Measuring and Optimizing Electrochemical Device Performance with Simulation Webinar - Archived
The demand for a carbon-neutral energy infrastructure places ever-increasing importance on electrochemical technologies such as batteries, fuel cells, and electrolyzers. As the United Kingdom’s national measurement institute, the National Physical Laboratory (NPL) works to develop and standardize measurement science and modeling for electrochemical systems. Accurate measurement of properties and performance is fundamental to improving the reliability, safety, and efficiency of devices; multiphysics simulation, in turn, gives insight into the precise control of measurement techniques and aids the interpretation of experimental results for design optimization.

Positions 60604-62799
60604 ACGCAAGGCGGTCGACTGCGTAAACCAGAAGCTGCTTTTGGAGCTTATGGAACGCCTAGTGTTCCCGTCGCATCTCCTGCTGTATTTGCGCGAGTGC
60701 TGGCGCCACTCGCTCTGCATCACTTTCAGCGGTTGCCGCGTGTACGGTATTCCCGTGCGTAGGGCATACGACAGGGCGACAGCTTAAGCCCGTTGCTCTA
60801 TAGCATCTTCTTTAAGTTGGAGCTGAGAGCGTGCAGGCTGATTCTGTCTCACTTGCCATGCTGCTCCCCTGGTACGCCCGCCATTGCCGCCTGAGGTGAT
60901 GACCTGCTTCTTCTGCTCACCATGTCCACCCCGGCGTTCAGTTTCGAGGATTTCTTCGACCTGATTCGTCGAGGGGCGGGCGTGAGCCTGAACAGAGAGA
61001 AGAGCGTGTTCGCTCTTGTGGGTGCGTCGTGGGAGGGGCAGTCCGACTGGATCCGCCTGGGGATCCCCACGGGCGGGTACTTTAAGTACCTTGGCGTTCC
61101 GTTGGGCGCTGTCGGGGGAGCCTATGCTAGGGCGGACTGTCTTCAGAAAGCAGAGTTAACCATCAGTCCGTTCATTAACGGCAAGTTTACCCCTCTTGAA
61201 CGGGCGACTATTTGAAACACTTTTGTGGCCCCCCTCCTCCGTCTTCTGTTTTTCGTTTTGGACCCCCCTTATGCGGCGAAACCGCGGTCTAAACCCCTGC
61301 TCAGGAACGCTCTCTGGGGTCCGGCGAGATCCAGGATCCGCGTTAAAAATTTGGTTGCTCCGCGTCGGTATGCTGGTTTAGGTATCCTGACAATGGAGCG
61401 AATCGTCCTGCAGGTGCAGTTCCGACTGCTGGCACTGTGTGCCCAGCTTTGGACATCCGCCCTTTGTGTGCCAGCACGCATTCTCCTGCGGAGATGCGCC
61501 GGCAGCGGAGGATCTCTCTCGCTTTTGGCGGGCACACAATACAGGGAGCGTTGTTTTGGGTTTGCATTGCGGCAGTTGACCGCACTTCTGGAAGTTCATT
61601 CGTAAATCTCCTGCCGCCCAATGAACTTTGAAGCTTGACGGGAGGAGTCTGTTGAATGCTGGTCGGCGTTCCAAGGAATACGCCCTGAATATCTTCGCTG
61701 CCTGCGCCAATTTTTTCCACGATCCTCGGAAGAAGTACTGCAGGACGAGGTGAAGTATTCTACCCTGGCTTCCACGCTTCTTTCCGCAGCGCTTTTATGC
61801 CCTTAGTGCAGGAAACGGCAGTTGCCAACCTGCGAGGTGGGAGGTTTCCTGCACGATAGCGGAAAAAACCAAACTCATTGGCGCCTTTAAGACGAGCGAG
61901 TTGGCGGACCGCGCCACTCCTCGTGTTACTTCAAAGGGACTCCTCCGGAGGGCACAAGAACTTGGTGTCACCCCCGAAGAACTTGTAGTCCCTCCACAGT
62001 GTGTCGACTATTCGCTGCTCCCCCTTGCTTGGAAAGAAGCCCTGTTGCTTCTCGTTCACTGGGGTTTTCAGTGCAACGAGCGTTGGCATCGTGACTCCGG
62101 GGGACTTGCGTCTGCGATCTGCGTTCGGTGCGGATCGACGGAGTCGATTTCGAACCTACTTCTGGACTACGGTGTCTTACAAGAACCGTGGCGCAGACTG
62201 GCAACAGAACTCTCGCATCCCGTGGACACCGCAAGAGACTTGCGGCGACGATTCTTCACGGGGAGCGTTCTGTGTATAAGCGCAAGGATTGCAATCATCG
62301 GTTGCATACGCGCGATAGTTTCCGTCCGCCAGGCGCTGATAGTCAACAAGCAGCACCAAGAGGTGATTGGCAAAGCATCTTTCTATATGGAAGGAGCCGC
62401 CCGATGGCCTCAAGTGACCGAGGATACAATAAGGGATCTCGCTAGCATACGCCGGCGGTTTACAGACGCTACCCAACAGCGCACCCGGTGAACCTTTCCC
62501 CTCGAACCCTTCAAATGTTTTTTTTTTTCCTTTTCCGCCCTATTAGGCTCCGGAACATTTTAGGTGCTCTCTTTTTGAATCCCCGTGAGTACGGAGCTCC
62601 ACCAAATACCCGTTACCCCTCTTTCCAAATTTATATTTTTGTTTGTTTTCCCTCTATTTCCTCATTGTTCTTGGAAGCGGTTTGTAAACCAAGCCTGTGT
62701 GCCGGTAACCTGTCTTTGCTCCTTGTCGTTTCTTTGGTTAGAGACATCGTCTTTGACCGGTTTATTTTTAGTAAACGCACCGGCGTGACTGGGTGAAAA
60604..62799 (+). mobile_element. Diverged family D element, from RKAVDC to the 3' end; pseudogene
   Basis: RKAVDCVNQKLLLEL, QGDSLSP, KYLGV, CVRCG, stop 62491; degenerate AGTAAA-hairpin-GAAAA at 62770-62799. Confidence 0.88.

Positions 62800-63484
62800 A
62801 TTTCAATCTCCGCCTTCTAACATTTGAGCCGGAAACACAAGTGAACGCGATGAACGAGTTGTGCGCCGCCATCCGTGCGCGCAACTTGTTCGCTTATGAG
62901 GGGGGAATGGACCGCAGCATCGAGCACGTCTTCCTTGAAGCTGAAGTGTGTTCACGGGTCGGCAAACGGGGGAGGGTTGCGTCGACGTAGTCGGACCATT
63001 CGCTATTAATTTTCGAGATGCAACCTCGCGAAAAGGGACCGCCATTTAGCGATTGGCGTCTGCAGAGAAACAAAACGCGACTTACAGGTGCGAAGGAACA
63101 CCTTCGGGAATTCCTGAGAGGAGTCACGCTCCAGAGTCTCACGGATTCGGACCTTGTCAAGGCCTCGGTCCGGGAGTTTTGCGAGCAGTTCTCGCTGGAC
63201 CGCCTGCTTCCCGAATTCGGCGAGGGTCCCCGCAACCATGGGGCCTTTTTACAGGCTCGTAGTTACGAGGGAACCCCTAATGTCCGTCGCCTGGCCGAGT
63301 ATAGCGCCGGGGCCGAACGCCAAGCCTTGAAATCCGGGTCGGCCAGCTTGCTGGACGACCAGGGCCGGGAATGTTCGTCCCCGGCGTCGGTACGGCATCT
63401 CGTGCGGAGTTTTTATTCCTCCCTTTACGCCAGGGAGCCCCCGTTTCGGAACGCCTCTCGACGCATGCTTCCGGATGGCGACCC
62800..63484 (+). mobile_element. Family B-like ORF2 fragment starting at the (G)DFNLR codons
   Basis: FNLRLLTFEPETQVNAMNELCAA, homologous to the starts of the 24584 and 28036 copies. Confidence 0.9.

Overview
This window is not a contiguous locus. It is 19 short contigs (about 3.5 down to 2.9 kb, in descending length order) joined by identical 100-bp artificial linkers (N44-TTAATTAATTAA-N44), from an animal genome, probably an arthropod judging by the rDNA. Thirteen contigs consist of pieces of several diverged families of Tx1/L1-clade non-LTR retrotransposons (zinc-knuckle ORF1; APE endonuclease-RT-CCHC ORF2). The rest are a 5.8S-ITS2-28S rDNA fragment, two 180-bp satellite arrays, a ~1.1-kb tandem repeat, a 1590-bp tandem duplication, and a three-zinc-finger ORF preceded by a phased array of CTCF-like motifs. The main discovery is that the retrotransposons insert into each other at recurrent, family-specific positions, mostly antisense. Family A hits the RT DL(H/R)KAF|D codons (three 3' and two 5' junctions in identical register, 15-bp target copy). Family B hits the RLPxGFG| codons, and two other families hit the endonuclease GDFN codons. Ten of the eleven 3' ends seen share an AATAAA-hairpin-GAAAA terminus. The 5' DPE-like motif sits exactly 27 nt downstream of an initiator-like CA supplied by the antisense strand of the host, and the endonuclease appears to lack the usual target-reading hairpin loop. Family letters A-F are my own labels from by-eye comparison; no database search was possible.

In this webinar, Edmund Dickinson, senior research scientist at NPL, will discuss his use of the COMSOL Multiphysics® software for simulating electrochemical impedance spectroscopy (EIS) in test cells for battery material characterization. The webinar will discuss how the Newman model implemented in the COMSOL® software can be deployed in detailed 2D and 3D geometries, revealing the impact of geometric configuration on the reliability of the EIS measurement.
This presentation will include a live demonstration and a Q&A session during which you can ask questions.
Register for Measuring and Optimizing Electrochemical Device Performance with Simulation Webinar
Archived Webinar Details
National Physical Laboratory (NPL) Edmund Dickinson is a senior research scientist at the UK’s National Physical Laboratory (NPL), where he leads electrochemical modeling work on batteries, fuel cells, and corrosion. Edmund has a background in fundamental electrochemical theory and previously spent six years supporting electrochemical modeling applications at COMSOL.
COMSOL Ltd. Ross Hubble works as an applications engineer at COMSOL UK. He graduated from the University of Cambridge in 2010 with an MEng in chemical engineering and then went on to carry out his PhD investigating carbon oxide hydrogenation reactions.